Norris Division

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Norris Division
Conference Wales Conference (1974-1981)
Campbell Conference (1981–1993)
League National Hockey League
Sport Ice hockey
Founded 1974
Ceased 1993
Replaced by Central Division
Most titles Montreal Canadiens (7)

The NHL's Norris Division was formed in 1974 as part of the Prince of Wales Conference. When the NHL realigned into geographic divisions in 1981, the division moved to the Clarence Campbell Conference, where it comprised the league's Great Lakes and Midwest teams, with the Detroit Red Wings being the only member to remain from the previous season. The division existed for 19 seasons until 1993. The division was named in honour of James E. Norris. It is the fore-runner of the NHL's Central Division. Intense rivalries developed between its constituent teams.

As part of his shtick, ESPN's Chris Berman often refers to the National Football League's NFC North division (previously the NFC Central division) as the Norris Division or "NFC Norris" since the two divisions included teams from three of the same cities: Chicago, Detroit, and Minneapolis–St. Paul. The Tampa Bay Area was also briefly represented in both divisions simultaneously, during the 1992–93 NHL season.

Division lineups[edit]


Changes from the 1973–74 season[edit]

  • The Norris Division is formed as a result of NHL realignment
  • The Detroit Red Wings and Montreal Canadiens come from the East Division
  • The Los Angeles Kings and Pittsburgh Penguins come from the West Division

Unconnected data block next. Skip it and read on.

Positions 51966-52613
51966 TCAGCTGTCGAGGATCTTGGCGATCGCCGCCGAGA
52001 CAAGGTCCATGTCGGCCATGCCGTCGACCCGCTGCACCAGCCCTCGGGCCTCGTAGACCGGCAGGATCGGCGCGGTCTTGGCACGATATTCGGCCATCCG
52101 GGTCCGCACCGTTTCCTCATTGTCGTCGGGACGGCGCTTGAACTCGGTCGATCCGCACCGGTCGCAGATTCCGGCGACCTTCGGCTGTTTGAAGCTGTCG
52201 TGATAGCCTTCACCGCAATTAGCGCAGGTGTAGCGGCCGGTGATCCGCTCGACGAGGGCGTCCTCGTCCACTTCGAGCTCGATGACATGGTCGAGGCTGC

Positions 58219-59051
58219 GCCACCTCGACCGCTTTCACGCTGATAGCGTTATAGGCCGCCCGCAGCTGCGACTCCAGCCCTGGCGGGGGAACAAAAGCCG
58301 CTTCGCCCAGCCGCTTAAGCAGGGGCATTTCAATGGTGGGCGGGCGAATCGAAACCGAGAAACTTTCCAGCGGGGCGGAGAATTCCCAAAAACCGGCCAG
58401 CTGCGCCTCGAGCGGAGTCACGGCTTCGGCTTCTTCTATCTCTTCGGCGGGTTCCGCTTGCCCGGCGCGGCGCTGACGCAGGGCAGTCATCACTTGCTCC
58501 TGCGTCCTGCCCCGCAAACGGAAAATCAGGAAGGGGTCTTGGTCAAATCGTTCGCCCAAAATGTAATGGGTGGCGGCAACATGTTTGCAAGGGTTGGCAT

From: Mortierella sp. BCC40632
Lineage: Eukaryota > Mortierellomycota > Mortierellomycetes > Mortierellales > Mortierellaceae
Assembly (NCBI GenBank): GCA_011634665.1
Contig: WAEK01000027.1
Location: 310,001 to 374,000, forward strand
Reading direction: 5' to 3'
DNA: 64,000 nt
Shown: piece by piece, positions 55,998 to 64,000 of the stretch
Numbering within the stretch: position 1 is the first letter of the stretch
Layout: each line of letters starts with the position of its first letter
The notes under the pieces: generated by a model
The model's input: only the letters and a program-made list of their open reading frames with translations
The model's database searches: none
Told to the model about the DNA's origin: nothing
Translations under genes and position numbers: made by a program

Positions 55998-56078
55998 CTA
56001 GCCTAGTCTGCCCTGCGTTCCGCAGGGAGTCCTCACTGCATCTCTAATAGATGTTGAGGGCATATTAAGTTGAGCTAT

• The Washington Capitals are added as an expansion team


  • Detroit Red Wings
  • Hartford Whalers
  • Los Angeles Kings
  • Montreal Canadiens
  • Pittsburgh Penguins

Changes from the 1978–79 season[edit]

  • The Hartford Whalers are granted entry into the NHL from the World Hockey Association (WHA)
  • The Washington Capitals move to the Patrick Division


Changes from the 1980–81 season[edit]

  • The Norris Division switches from the Prince of Wales Conference to the Clarence Campbell Conference
  • The Hartford Whalers and Montreal Canadiens move to the Adams Division
  • The Pittsburgh Penguins move to the Patrick Division
  • The Los Angeles Kings move to the Smythe Division
  • The Minnesota North Stars and Toronto Maple Leafs come from the Adams Division
  • The Chicago Black Hawks, St. Louis Blues, and Winnipeg Jets come from the Smythe Division


  • Chicago Black Hawks
  • Detroit Red Wings
  • Minnesota North Stars
  • St. Louis Blues
  • Toronto Maple Leafs

Changes from the 1981–82 season[edit]

  • The Winnipeg Jets move back to the Smythe Division


  • Chicago Blackhawks
  • Detroit Red Wings
  • Minnesota North Stars
  • St. Louis Blues
  • Toronto Maple Leafs

Changes from the 1985–86 season[edit]

  • Chicago changes their nickname from the Black Hawks to the Blackhawks


  • Chicago Blackhawks
  • Detroit Red Wings
  • Minnesota North Stars
  • St. Louis Blues
  • Tampa Bay Lightning
  • Toronto Maple Leafs

Changes from the 1991–92 season[edit]

  • The Tampa Bay Lightning are added as an expansion team

After the 1992–93 season[edit]

The league was reformatted into two conferences with two divisions each:

Regular Season Division Champions[edit]

Playoff Division Champions[edit]

Stanley Cup winners produced[edit]

  1. 1976—Montreal Canadiens
  2. 1977—Montreal Canadiens
  3. 1978—Montreal Canadiens
  4. 1979—Montreal Canadiens

Presidents' Trophy winners produced[edit]

  1. 1991—Chicago Blackhawks

Norris Division Titles Won by Team[edit]

Team Number of Championships Won Last Year Won
Montreal Canadiens 7 1981
Chicago Blackhawks 5 1993
Detroit Red Wings 3 1992
Minnesota North Stars 2 1984
St. Louis Blues 2 1987
Hartford Whalers 0
Los Angeles Kings 0
Pittsburgh Penguins 0
Tampa Bay Lightning 0
Toronto Maple Leafs 0
Washington Capitals 0
Winnipeg Jets 0